green spaces. The construction of mega-towers drastically reduced land for
absorption of rain, and, in order to give bigger profits to the companies,
the courtyard was eliminated in those buildings. Natural absorption was
considerably reduced. The foundations of the mega-towers act as real dikes
to block the natural subterranean drain. Furthermore, successive paving and
repaving of the streets, to “reduce costs,” are above the line established
for runoff of the water. La Plata has the same problems, uncontrolled
construction of buildings without appropriate rain drainage; the city “grew
enormously with the same infrastructure from the beginning of the twentieth
century” (Clarín, April 4).

Meanwhile, subsidies of multiple millions continue to be earmarked for the
privatized firms, like the Roggios or the Ciriglianos, the ones responsible
for crimes like those of Once. But there is more: on the day following the
storm, the New York Court of Appeals allowed the offer that the government
made to the speculative bondholders. The Central Bank has just withdrawn
$2,300,000,000 [US] to pay a foreign debt to the multilateral
organizations. How many lives could have been saved if it had been invested
in infrastructure? For businessmen and their prosperous politicians,
everything continues as usual in their luxurious houses; for working
people, these “natural” phenomena turn into a tragedy, with loss of lives
or of their scant belongings, obtained with a whole life devoted to work.
The answer for the helpless people is regimentation of the streets and the
always meager social assistance, and a salute to the flag of the new
Argentinian Pope, who called for “keeping hope.”

*Solidarity of a class and a class of solidarity*

While the floods were displaying the rottenness of the employers’ political
maneuvering at the top of society, at the bottom, an enormous solidarity
flourished. One of the most important examples was led by the subway
workers, who struck all the lines, because of the death of a comrade who
perished from being electrocuted. As the delegate from Line B, Claudio
Dellecarbonara, charged, “The comrade died because of the negligence and
lack of interest of the company and the governments.” There are hundreds of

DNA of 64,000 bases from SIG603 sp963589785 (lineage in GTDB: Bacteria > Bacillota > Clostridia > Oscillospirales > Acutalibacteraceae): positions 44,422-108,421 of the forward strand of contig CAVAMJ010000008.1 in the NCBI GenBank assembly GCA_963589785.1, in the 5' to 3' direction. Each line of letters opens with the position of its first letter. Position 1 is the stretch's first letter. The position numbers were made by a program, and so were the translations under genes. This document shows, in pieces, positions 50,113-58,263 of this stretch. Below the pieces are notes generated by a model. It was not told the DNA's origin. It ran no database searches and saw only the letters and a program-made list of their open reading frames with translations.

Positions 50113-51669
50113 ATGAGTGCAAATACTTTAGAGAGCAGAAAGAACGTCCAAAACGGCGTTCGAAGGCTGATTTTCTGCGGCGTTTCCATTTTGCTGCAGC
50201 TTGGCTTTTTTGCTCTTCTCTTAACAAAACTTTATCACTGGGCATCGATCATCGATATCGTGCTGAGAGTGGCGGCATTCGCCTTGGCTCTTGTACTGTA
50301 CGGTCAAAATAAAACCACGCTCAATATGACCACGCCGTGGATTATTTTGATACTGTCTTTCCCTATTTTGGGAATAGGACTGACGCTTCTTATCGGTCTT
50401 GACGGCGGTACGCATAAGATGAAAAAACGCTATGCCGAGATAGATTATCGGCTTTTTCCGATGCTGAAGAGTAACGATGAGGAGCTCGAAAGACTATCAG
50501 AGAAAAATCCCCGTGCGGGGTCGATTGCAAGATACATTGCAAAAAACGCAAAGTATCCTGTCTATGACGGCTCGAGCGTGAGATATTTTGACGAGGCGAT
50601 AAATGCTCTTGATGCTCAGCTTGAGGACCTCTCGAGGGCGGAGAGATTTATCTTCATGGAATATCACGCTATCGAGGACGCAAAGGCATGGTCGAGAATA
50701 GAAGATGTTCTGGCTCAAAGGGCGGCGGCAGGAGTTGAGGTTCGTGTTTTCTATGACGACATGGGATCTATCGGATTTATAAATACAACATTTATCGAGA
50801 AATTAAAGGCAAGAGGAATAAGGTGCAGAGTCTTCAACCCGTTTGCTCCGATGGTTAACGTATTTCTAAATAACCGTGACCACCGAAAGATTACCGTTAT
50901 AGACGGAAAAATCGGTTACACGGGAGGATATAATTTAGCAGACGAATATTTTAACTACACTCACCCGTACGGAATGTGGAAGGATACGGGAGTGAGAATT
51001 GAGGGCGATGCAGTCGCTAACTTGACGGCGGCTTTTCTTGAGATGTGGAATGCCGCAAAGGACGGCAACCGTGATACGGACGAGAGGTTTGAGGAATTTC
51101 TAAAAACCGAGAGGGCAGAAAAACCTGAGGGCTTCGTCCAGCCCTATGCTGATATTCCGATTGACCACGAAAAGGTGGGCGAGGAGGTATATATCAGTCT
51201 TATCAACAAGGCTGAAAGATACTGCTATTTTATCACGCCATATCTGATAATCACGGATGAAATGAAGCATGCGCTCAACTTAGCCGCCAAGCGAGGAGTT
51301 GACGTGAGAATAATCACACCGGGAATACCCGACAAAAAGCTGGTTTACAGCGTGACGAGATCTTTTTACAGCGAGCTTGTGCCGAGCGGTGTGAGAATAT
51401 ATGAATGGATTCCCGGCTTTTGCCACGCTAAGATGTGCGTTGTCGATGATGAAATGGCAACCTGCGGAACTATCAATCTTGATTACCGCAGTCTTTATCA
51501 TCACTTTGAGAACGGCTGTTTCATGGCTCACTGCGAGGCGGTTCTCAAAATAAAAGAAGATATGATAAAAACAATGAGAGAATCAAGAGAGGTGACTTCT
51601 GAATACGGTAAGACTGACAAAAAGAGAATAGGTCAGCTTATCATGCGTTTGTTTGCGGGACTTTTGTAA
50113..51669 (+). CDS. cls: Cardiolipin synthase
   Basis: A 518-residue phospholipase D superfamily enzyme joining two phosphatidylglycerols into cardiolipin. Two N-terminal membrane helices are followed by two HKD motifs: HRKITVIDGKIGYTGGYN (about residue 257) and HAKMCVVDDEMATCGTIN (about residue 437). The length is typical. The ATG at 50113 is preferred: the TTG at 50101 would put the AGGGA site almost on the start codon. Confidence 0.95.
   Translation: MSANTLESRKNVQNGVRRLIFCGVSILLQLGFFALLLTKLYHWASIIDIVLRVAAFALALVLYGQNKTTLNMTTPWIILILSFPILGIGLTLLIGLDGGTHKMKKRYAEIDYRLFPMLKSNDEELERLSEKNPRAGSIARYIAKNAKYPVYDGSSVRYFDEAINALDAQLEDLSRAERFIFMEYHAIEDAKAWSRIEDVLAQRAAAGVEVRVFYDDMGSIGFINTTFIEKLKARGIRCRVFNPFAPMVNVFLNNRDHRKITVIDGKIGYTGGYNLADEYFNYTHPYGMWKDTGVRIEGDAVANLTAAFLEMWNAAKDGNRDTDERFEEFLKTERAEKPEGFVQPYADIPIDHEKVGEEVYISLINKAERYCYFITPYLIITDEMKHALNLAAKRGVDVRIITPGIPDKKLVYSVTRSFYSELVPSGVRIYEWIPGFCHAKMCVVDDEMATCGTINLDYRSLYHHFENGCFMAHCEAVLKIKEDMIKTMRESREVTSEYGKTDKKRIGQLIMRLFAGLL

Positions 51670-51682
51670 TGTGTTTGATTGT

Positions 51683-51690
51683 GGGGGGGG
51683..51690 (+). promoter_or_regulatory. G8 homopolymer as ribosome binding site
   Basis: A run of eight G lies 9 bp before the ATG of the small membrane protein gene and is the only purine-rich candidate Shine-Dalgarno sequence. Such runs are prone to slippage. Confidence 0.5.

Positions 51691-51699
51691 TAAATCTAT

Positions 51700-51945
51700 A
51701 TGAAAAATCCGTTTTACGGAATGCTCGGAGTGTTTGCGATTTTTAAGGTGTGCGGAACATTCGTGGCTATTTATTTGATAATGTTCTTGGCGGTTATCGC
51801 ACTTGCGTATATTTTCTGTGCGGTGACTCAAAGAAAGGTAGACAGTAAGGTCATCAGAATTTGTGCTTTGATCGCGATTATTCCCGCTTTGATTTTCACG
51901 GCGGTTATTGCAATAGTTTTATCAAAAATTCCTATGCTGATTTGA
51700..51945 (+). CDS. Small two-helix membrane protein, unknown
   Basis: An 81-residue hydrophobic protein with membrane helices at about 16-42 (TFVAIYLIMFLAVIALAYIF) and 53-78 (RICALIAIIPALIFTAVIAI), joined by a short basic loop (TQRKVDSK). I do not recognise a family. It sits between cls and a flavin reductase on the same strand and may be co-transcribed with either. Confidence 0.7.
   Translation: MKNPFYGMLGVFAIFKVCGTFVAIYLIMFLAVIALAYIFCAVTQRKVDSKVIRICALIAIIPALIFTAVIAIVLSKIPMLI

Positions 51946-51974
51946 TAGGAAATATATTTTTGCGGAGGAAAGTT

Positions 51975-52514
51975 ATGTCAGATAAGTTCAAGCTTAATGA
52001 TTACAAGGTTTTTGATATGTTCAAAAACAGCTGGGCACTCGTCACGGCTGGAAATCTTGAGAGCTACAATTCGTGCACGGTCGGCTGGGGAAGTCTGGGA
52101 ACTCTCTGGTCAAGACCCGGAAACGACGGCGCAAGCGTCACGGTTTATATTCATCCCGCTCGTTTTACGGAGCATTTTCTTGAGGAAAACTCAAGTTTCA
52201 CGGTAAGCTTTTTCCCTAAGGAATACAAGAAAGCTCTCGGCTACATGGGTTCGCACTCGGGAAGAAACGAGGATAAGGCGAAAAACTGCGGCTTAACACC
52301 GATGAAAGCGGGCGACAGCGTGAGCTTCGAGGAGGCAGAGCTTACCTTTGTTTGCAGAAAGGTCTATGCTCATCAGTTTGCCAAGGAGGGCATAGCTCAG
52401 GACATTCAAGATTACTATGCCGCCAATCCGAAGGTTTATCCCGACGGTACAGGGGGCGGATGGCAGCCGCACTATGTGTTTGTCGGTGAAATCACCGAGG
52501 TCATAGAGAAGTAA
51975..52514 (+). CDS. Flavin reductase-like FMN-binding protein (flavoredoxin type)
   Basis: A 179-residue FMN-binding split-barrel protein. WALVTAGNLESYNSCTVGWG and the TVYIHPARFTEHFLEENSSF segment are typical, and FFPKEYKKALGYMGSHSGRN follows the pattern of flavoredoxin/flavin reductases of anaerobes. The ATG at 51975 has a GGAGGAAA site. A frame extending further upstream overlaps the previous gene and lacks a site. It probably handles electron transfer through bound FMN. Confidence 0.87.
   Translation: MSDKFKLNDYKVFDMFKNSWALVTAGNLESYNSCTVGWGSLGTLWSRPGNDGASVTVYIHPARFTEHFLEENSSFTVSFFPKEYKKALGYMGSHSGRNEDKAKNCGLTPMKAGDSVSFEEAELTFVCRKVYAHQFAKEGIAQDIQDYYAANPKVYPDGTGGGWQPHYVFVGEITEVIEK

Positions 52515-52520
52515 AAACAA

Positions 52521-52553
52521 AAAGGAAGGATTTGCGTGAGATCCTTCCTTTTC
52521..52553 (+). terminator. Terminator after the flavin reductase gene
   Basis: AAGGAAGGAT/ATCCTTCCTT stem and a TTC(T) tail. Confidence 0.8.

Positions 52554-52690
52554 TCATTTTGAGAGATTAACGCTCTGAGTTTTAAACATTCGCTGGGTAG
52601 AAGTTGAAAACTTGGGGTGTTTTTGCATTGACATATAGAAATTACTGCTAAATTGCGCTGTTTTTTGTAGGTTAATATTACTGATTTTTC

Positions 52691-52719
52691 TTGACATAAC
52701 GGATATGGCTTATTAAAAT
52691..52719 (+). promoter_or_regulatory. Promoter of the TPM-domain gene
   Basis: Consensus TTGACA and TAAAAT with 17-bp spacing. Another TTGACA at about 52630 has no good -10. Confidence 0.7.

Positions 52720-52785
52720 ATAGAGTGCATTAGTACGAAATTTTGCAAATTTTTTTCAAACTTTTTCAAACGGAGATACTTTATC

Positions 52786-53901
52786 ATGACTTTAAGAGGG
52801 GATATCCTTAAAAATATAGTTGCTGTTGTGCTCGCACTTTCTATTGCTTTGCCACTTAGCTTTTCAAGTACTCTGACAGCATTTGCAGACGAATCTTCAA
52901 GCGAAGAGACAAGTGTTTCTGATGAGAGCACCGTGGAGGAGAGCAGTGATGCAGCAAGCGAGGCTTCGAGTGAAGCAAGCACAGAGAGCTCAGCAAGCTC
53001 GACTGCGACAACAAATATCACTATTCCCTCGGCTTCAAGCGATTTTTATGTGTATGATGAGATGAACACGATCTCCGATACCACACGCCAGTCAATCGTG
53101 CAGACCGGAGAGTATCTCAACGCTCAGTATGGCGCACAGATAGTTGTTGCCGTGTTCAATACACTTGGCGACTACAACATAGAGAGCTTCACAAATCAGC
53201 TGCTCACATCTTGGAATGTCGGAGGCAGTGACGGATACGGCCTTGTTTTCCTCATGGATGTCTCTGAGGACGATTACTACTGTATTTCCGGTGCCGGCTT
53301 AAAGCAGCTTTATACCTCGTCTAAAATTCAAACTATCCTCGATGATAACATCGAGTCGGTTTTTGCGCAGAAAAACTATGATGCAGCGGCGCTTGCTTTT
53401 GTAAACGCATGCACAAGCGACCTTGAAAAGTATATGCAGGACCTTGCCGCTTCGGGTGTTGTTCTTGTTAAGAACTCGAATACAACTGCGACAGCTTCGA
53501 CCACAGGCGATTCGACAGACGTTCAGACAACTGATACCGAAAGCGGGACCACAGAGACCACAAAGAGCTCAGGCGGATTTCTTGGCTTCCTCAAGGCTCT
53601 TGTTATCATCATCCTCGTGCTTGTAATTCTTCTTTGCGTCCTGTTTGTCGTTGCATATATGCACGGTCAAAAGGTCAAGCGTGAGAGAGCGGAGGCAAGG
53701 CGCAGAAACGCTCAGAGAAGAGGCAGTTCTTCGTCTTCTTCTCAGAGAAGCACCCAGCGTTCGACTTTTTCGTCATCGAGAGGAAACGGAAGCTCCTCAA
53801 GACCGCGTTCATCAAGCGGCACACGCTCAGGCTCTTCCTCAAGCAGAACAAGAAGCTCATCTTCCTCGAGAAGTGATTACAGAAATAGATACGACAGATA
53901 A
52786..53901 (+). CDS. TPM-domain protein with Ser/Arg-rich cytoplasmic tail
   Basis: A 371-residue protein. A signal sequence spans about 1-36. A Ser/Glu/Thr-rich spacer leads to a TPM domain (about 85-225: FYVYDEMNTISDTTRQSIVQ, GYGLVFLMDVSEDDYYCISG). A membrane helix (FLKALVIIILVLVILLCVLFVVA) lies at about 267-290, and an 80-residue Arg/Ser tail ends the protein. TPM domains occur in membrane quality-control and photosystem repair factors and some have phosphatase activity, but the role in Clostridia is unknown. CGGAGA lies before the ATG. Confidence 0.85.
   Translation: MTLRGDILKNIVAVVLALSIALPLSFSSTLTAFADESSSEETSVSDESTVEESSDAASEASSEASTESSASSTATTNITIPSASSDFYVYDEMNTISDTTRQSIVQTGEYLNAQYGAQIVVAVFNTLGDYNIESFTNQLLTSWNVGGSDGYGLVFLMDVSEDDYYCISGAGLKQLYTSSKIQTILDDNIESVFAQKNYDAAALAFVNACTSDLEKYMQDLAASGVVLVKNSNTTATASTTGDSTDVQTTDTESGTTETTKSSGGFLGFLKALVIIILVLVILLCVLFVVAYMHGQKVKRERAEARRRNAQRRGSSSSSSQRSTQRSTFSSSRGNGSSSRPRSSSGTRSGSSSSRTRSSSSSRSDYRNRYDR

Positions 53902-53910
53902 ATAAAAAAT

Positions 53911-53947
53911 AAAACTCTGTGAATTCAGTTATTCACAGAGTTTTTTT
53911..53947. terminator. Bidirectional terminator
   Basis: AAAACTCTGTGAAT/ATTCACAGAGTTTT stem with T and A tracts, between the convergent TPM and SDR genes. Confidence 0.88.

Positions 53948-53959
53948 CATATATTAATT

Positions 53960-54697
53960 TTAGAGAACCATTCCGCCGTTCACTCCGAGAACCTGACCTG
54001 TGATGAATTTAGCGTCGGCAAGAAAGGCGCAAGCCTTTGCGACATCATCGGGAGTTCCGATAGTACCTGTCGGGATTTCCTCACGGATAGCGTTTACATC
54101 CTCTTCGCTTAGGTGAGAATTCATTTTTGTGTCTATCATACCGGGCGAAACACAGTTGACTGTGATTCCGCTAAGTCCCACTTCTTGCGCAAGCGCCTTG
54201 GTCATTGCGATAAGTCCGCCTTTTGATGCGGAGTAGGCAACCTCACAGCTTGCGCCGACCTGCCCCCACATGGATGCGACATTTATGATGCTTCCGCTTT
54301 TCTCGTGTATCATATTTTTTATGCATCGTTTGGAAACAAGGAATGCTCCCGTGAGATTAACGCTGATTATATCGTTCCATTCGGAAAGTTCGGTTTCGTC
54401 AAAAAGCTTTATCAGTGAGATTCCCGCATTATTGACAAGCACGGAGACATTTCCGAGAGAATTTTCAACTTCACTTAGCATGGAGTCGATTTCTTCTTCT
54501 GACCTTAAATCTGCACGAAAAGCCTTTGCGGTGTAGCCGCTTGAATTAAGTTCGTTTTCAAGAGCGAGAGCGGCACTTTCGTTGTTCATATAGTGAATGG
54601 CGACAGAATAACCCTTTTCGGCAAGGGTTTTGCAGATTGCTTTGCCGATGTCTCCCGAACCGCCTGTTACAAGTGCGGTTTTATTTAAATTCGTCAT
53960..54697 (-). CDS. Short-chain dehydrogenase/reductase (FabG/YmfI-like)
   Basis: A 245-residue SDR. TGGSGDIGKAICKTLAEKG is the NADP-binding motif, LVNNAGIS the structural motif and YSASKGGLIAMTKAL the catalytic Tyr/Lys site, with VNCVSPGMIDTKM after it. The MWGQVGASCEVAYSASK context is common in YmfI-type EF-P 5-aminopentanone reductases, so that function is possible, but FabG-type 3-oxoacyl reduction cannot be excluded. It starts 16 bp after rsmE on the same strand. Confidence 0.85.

examples of fearlessness, of support, that originate in the neighborhoods,
in the factories, in the schools, throughout the country, with the victims.
Working-class and popular Argentina has shown once again that class
solidarity prevailed, in order to confront the situation.

*For an extraordinary situation, an extraordinary solution*

>From the first hour, we militants of the PTS have been working on helping
and accompanying the victims, collaborating to extend workers’, students’
and popular solidarity. We must demand that the unions, the students’
centers, all the workers’ and popular organizations, beginning with the CGT
and the CTA, be put at the service of the victims. The organization and
distribution of aid in solidarity must be in the hands of the organizations
of workers and residents.

No repression against those who are demanding responses to their precarious
situation. The employers must pay the workers affected for the days lost,
and the national, provincial and city governments must immediately and
unconditionally compensate the families stricken by the storm, by granting
a subsidy to restore the losses. Companies like Kraft, Nestlé, Kimberly,
P&G, supermarket chains like Carrefour, Coto, Jumbo, should be giving out
food, mattresses, blankets, mineral water, diapers, to alleviate the needs.
And if these companies and chains of superstores do not do it willingly, it
is necessary to fight for the confiscation of the goods needed to resolve
the calamity that the families of the people are suffering.

Right now, we must implement a national plan of public works, controlled by
the workers’ organizations, to build the projects that were needed to
prevent these disasters. The resources for taking these measures could be
obtained quickly. The money should come from not paying the foreign debt
and from extraordinary taxes on the big capitalists. We must put an end to
the real estate monopolies that build haphazardly, guided by their profit,
without bearing in mind the infrastructure needed to avoid these
catastrophes.

Against all these employers’ politicians that show their contempt for the
lives of workers and the people, we workers must develop our own political
alternative. Promoting the construction of a left of the workers, beginning
with strengthening the Workers’ Left Front, is a necessity that this new
catastrophe puts on the agenda.